By Traci Osuna
OMAHA, Nebraska, JUNE 8, 2010 (Zenit.org).- At an early age, Father Val Peter felt that God was calling him to help others. Throughout his life, he has been giving a voice to those who were forgotten by society.
By carrying on Father Edward Flanagan’s famed work at Boys Town, the now retired Father Val Peter, who was the executive director there from 1985-2005, has formed a unique, and almost surprising, bond with the troubled youth that he helps on a daily basis.
With his mantra of “Life is Hard, God is Good” to see him through, Father Val, 75, is not only able to see the innate goodness in people, he has also helped those with seemingly overwhelming obstacles see the goodness in their own lives and to persevere.
ZENIT: How did you come to your priestly vocation?
Father Peter: During World War II, we were an immigrant-oriented family in the Middle West. We spoke German. For obvious reasons, we were the object of ridicule and bigotry. I relished the challenges of standing up for the family and for our country. A mentally challenged boy lived across the street. We became fast friends. It was fun making sure nobody messed with him. Serving Mass one day in the sixth grade, I realized how close God could get to me. A 10th-grade teacher went out of his way to give me a sandwich when I had no lunch. It was the first time I went to church and said: Lord, I want to do that for others.
Now it became increasingly clear God was calling me. I did not want to say yes, just the opposite. It was hard to do what God wanted of me. I would have rather done something else. The Lord won out, but not without a good fight. After I started doing what the Lord wanted, it was even more fun to stand up for people, and it’s been fun for 50 years of priesthood.
Have there been hard times in the priesthood? Yes, of course. All my life has been fun, but hard. Standing up for people God wants you to stand up for is worth it. I stand up for people whom life has failed, not at the end, not in the middle, but at the beginning. It’s worth it.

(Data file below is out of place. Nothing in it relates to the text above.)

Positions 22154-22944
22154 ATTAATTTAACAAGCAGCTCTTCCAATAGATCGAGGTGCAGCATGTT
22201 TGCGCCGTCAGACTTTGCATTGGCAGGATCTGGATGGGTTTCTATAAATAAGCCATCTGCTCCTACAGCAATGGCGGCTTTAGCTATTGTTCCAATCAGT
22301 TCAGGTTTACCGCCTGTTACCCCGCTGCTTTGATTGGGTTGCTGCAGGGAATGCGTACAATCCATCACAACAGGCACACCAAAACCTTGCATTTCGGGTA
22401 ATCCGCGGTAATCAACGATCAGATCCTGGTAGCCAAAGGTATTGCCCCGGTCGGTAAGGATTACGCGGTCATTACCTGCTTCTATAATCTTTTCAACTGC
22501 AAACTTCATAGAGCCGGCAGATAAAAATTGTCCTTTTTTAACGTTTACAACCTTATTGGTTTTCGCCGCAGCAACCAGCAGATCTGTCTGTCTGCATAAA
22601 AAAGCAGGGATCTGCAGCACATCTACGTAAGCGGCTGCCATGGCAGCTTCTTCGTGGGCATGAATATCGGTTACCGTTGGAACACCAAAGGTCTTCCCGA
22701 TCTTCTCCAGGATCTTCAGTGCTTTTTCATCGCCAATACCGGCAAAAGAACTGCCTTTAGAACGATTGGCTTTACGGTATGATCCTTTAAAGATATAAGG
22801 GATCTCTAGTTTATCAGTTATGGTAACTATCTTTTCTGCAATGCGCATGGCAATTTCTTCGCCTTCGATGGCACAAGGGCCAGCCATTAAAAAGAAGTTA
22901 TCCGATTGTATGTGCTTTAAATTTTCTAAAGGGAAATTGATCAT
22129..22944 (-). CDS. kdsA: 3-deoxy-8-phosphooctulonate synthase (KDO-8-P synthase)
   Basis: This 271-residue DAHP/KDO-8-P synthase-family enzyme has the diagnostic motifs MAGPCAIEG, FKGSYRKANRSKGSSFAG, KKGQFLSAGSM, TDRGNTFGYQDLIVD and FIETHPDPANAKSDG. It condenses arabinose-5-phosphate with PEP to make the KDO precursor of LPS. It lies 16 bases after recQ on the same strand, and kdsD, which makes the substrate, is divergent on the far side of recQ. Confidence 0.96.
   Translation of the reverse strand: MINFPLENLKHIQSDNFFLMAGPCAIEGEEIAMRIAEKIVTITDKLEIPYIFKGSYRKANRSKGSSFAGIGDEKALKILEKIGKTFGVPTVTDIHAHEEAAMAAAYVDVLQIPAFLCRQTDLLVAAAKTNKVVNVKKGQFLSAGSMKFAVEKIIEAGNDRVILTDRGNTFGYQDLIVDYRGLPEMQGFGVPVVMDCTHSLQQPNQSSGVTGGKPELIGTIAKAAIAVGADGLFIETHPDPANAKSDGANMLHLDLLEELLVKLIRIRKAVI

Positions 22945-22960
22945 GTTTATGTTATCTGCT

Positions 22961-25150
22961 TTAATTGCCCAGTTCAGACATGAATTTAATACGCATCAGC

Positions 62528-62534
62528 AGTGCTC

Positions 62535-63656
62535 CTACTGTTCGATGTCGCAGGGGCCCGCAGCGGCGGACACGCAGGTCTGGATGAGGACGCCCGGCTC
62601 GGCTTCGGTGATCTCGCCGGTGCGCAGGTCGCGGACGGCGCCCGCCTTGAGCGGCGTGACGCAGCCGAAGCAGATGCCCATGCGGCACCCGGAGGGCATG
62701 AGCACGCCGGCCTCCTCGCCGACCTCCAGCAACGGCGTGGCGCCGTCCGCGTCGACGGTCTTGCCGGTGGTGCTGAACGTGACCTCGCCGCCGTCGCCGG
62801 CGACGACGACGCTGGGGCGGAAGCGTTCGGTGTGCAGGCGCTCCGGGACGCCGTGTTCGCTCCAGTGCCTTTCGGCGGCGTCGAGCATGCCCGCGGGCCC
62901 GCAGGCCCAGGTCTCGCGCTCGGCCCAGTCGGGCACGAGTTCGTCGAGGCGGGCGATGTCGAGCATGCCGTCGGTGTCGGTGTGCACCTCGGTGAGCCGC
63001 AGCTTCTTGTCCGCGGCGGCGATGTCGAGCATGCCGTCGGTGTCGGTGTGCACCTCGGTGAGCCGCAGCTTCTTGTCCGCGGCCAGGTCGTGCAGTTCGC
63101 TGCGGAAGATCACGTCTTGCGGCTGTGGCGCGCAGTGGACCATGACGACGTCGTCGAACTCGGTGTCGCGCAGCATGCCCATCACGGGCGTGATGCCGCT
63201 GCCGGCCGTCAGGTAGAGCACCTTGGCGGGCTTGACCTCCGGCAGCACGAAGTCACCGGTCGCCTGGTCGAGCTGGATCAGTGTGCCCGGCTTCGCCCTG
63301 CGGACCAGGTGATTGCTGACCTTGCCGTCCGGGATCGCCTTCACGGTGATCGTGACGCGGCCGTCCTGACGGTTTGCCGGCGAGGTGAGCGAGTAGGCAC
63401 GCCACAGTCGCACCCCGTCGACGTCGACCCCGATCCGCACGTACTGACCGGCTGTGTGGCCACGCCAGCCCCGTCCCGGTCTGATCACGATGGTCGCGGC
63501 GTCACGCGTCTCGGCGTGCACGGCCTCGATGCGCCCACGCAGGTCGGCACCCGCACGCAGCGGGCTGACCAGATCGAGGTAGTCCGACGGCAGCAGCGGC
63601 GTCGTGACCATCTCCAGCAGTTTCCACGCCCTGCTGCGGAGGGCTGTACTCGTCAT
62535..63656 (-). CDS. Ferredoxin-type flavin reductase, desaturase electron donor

I say it this way: Life is very hard. God is good. Blessed be the name of the Lord. All the great saints taught me to say that, starting with the martyrs.
ZENIT: How did you come to work at Boys Town?
Father Peter: I was working in a parish down by the river (we were called the river rats) teaching at Creighton University and taking care of kids. They asked if I would be interested in going to Boys Town. My response was: If you want me at Boys Town, I’ll be able to stand up for more people whom God wants someone to stand up for. That’s a marvelous place. They said yes, and I thought they were crazy. But our national expansion is history.
ZENIT: Father Edward Flanagan borrowed money to start a home for five boys in 1917; today, Boys Town is a world renowned organization addressing the physical, emotional and spiritual needs of thousands of young men and women. What about Father Flanagan and his idea of helping wayward youth made Boys Town such a success?
Father Peter: Father Flanagan was influenced by lots of failure and frustration. He and his family fled Ireland because they were failures there under the harshness imposed by British rule. Secondly, upon arriving in America, he tried to go to the seminary and sickness stopped him. He knew failure again.
He worked at Cudahy Packing Plant, regained his strength, was ordained in Innsbruck, Austria, came home and failed a third time while working with “skid row bums.” He learned from all of this, three things he applied at Boys Town. You need to give the boys a very firm structure, lots of warmth, faith and spiritual discipline and empowerment. It worked.
ZENIT: Boys Town is known worldwide for helping troubled youth. How do you, as a Catholic priest, relate to the young people who have already experienced so much hardship in their lives?
Father Peter: I know from experience what loneliness, frustration and anger are. These kids have had it 10 times worse and we have become family. Life is hard. God is good. Praise be the name of the Lord.
ZENIT: What do you see for the future of today’s youth?
Father Peter: In every kid today, there is a spark of selfishness, narcissism. And in every kid today, there is a still a spark of the divine, a spark that ignites a fire making kids today realize selfishness needs spiritual healing. Healing cannot happen in splendid isolation. The self is capable of great virtue and great viciousness. The future belongs to those who embrace the spark of the divine.
ZENIT: How is Father Flanagan a role model for today’s priests and today’s youth?
Father Peter: Father Flanagan was ill most of his life. He did not let his infirmity get the best of him, but rose above it. Life was hard, but God was good. He felt himself called to greatness and made sure his boys felt the same call. His prayer was: “Speak Lord, your servant is listening.” His prayer was not: “Listen Lord, your servant is speaking.”
ZENIT: Can you comment on the status of the canonization cause of Father Flanagan?
Father Peter: It’s a long road. We are at the first stage, the stage where you begin to notice so many people are coming to Father’s tomb, praying, through his intercession, for help and guidance and strength. Father Flanagan said close to his death: “This work will continue whether I am here or not because it is God’s work, not mine.” I believe that Father Flanagan’s canonization will happen because it is God’s work and not mine or yours.
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On the Net:
Boys Town: www.boystown.org[This article is part of the column God’s Men — a series of reflections on the priesthood that ZENIT is offering its readers during this Year for Priests, which ends Friday.]